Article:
W&M STARTER PACKS is a new series unpacking essential foundational concepts for navigating music and tech.
Every two weeks, we’ll ground a timely music-tech topic in evergreen findings from our research projects. Hopefully, this format will give you more context on everything we’re doing as a community, and serve as a jumping-off point for further analysis as we collectively navigate the rapidly shifting music industry.
If you have any feedback or suggestions on this new format, please reach out to us at email@example.com — we’d love to hear from you.
It would not be an exaggeration to call the rise of Web3 one of the biggest music-business stories of the last few years. And yet, for all the hype around music/Web3 and the “Music NFTs!!!” meme, there’s surprisingly little concrete, accessible data out there to illustrate what’s actually happening in the market, at the level we would expect of other industries.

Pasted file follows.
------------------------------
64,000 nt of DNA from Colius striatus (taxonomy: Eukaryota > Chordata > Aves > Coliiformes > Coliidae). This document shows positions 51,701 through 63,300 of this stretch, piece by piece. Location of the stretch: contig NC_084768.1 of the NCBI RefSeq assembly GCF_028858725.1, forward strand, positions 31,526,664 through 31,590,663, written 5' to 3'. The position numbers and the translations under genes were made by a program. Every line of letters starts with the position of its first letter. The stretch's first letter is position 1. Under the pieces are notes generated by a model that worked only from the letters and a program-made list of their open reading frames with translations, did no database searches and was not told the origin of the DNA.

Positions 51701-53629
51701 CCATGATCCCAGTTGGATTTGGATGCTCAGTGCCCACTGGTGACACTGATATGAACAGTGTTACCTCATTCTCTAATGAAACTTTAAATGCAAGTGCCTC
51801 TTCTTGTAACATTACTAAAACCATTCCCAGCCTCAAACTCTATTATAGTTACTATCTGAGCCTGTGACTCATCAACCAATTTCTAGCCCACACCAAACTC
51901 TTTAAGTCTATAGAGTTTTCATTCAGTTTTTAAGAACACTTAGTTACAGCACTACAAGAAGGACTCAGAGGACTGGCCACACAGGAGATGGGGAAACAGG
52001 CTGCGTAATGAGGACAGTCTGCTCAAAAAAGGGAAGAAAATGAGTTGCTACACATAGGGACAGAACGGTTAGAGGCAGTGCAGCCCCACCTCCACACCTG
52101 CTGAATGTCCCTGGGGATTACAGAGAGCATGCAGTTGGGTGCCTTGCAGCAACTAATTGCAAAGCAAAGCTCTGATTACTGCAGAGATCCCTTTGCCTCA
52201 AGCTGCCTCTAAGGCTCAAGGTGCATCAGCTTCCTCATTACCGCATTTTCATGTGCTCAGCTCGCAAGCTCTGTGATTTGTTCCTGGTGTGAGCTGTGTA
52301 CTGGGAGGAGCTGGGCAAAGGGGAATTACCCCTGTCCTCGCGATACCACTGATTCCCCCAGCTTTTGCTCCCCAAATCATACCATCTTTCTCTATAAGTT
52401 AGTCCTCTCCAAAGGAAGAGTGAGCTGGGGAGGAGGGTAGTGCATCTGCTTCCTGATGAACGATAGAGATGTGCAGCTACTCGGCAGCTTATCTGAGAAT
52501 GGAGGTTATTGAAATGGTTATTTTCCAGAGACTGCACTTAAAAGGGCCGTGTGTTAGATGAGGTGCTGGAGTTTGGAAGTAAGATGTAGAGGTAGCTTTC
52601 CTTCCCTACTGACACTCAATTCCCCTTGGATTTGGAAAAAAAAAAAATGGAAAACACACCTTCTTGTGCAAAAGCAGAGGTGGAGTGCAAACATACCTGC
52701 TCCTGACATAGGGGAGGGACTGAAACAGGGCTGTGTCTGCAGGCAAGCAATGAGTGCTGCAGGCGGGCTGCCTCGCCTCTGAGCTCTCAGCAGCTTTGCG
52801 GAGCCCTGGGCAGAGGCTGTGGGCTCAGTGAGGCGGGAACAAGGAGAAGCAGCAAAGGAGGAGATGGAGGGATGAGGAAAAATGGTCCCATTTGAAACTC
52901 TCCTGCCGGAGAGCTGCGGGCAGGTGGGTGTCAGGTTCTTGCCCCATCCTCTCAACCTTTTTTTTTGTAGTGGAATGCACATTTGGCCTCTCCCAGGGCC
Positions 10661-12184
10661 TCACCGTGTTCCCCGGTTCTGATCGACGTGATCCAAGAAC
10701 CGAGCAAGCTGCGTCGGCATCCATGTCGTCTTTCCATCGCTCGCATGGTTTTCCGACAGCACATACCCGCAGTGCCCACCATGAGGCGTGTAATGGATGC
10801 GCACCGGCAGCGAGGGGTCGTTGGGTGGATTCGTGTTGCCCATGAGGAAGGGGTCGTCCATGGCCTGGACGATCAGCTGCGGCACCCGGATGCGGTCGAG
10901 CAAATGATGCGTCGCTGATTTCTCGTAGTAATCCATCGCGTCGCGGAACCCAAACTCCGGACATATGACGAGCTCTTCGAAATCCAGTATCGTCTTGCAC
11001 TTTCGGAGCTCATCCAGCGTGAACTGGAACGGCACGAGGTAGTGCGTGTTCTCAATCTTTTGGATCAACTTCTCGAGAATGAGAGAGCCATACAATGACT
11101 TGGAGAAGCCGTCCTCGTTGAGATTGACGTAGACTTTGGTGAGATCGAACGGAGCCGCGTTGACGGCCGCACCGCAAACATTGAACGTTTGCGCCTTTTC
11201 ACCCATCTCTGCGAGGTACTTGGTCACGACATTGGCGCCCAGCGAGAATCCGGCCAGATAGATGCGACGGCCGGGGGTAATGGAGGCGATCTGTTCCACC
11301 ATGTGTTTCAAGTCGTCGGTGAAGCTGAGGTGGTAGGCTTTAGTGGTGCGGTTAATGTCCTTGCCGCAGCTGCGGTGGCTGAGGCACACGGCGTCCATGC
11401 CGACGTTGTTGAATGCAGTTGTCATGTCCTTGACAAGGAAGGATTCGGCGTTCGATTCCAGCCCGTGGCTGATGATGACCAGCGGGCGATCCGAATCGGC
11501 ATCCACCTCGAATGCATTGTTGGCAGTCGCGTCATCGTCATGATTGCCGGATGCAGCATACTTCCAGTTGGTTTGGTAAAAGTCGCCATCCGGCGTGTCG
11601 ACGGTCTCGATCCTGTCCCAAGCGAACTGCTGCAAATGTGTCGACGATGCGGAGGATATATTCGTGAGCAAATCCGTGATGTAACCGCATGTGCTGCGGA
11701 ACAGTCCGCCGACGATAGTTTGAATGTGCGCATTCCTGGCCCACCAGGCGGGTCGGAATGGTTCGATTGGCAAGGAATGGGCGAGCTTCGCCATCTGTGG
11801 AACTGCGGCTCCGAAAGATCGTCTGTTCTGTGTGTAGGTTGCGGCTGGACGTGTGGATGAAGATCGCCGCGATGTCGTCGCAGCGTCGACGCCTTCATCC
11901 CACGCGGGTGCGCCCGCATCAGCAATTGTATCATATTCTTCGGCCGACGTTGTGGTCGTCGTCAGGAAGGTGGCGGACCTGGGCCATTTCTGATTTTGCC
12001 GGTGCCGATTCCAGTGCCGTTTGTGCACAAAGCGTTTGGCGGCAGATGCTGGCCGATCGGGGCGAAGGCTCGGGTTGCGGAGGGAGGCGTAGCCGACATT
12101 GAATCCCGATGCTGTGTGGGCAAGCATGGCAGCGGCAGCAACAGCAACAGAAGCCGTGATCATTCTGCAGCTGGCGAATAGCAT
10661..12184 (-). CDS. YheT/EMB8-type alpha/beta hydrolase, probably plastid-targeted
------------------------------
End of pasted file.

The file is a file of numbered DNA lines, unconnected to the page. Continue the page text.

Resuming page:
Data literacy is table stakes for making smart decisions about how to grow music careers and brands, and Web3 shouldn’t be any different.
Having a solid, realistic grasp of both top-level sales data and on-the-ground artist and collector behavior is crucial for developing Web3 investment theses, marketing strategies, and user experiences that actually drive cultural and commercial impact. Understanding the unique characteristics of blockchain data — and how they differ from what we expect with traditional music data practices — is also essential for building applications that genuinely drive the industry forward, and don’t just replicate what’s already there in Web2.
How much money have music NFTs made so far?
Since December 2020, Water & Music has been diligently tracking the music/Web3 market , compiling one of the most comprehensive databases of music NFT projects, platforms, and communities available online.